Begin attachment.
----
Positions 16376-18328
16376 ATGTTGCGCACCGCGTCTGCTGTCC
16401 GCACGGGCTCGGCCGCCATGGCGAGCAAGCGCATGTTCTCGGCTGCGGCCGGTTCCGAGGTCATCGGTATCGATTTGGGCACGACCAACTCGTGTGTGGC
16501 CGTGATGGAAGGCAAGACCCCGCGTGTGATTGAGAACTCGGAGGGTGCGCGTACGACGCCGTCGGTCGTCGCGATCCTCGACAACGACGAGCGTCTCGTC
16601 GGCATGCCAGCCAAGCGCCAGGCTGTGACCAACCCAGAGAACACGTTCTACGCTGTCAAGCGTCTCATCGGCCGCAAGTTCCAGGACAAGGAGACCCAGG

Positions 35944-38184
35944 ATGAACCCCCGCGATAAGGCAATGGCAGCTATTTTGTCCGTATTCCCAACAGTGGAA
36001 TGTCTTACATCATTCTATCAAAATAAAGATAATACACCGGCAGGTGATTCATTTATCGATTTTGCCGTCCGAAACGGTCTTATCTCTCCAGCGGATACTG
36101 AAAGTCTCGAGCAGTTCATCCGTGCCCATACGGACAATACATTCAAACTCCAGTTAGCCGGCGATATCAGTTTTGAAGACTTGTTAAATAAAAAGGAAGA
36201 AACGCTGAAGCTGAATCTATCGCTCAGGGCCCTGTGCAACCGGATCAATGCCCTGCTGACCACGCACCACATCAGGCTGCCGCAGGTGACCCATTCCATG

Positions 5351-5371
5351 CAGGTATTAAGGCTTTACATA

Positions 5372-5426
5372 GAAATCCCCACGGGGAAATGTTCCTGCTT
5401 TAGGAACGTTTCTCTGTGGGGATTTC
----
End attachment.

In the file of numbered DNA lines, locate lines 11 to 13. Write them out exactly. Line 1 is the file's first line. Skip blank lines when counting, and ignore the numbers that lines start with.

Positions 5351-5371
5351 CAGGTATTAAGGCTTTACATA

Positions 5372-5426